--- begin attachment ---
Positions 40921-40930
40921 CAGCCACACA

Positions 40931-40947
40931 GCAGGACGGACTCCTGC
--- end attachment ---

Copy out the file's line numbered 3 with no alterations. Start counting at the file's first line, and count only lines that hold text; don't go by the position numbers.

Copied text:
Positions 40931-40947